Jennifer Porter is an award-winning musician, actor and screenwriter. She has sung with the world famous Glenn Miller Orchestra. As an accomplished blues pianist, she has played with C.J. Chenier, Nathan and The Zydeco Cha-Chas, and Ils Sont Partis.  She has  been heard on jazz radio including KJAZZ in Los Angeles, WWOZ in New Orleans and Public Radio International’s Jazz After Hours. No stranger to awards, Jennifer has received many accolades for her work including:  a nomination for a 2015 Independent Music Award in the  “Jazz with Vocals” category; The Accolade Competition (Award of Merit for Acting and Original Score), a Gold Prestige Awards for Acting and a Silver Prestige Award for Original Screenplay.  Jennifer starred in, and composed and performed the film score for BALLAD OF IDA AND DOOB (1999) and wrote, starred in, and composed and performed the film scores for the critically acclaimed MR. BARRINGTON (2003) now available in several languages, and the multiple award-winning 40 WEST (2011).  To date,  Jennifer has recorded 7 albums. Her latest release “These Years” consists of five original songs by Jennifer and five covers of songs by The Rolling Stones, Tom Waits, Bob Dylan, Van Morrison, and Bobby Sharp.  The title track is just one of many great performances..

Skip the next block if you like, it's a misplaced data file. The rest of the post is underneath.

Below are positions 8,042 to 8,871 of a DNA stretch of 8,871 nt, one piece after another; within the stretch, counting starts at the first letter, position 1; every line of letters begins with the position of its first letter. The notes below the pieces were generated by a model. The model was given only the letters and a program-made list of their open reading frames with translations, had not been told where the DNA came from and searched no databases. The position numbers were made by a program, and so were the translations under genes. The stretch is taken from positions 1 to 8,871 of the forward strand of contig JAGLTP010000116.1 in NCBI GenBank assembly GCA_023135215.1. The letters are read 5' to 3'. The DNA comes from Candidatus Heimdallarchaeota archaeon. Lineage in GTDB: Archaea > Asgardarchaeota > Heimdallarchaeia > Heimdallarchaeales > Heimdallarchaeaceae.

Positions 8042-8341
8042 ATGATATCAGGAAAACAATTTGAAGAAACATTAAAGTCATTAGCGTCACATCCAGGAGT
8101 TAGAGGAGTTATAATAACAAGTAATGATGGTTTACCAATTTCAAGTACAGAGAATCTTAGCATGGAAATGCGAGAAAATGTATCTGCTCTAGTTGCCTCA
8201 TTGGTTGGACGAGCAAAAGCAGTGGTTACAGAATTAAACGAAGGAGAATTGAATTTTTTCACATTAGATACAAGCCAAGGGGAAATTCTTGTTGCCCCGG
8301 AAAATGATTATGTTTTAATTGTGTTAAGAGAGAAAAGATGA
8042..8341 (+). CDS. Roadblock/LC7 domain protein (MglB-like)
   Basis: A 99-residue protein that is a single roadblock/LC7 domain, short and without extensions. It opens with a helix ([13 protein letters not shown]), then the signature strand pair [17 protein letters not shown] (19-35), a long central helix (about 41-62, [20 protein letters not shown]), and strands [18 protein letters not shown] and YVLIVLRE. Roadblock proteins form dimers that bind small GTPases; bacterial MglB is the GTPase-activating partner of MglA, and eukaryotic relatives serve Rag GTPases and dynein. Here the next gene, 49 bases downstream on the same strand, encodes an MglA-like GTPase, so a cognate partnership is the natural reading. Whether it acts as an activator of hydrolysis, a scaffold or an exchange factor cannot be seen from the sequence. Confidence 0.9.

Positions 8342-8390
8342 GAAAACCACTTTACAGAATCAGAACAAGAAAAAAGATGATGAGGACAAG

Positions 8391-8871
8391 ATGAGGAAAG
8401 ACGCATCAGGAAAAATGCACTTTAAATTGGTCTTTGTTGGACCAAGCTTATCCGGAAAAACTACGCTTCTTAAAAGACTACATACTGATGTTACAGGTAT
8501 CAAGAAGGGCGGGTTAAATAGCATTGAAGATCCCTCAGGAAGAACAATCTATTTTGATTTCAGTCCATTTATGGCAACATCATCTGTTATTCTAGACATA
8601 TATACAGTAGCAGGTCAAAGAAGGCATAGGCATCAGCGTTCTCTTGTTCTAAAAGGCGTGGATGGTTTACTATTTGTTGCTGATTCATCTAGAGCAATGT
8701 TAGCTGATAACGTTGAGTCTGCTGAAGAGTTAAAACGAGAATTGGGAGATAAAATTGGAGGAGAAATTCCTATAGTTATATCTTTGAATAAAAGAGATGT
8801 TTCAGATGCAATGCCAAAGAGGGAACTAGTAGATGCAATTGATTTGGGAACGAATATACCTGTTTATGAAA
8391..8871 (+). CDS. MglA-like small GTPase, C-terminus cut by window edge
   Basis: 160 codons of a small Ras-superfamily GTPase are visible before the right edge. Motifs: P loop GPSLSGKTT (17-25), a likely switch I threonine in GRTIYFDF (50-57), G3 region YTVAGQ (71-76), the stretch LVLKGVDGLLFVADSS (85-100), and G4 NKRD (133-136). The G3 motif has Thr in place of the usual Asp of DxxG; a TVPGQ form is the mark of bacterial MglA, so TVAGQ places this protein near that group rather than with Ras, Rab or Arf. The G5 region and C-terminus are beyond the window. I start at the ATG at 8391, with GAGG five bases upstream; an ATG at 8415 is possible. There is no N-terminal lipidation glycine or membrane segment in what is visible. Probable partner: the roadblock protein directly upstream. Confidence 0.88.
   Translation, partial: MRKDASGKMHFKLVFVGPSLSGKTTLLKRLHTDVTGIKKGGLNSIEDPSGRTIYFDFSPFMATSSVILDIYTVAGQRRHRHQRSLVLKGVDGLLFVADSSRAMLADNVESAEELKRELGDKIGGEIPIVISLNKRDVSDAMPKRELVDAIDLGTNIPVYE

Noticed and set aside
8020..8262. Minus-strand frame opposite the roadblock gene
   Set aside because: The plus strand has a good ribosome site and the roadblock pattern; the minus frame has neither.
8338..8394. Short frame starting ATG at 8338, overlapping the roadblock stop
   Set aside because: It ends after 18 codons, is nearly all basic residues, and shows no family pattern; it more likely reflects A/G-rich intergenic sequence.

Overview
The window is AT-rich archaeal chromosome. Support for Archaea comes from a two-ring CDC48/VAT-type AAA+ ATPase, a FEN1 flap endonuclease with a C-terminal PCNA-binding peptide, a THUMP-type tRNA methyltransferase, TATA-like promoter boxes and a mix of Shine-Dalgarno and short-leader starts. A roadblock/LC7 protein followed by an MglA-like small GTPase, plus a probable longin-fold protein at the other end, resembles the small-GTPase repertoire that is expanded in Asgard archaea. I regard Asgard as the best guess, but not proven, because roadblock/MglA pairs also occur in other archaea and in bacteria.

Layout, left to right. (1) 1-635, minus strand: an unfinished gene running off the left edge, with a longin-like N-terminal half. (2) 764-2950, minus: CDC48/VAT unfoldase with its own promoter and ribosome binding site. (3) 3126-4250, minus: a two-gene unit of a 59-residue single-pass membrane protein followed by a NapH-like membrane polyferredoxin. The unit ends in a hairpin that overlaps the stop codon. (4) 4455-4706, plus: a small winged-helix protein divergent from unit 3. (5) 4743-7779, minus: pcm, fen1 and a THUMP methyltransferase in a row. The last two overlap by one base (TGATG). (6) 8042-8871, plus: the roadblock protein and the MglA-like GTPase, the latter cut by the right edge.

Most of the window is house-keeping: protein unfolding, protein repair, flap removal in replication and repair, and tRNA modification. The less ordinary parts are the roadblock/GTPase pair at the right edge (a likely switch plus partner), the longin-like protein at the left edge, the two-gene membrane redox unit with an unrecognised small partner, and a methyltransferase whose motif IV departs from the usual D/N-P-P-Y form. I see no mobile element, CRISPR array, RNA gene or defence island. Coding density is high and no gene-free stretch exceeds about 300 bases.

Putting yourself out there and revealing who you are when you are most vulnerable is an act of courage.  Doing it with grace, tenderness and artistic integrity is a triumph.  Jennifer Porter’s “These Years” achieves both.  “These Years” is a song about taking stock of how you treated a person you love and being honest with yourself.  “He smiles, and my heart breaks. How could I ever have caused him pain?”  After taking stock, if you realize that you have regrets and were not as kind as you should have been, then you vow to make changes and do better. “Oh time help me find a way to be forgiving. For these years have been unkind.”  In its’ essence, “These Years”, is Jennifer’s absolution; regret turned to self- forgiveness turned to love.  It is introspective, honest and compelling.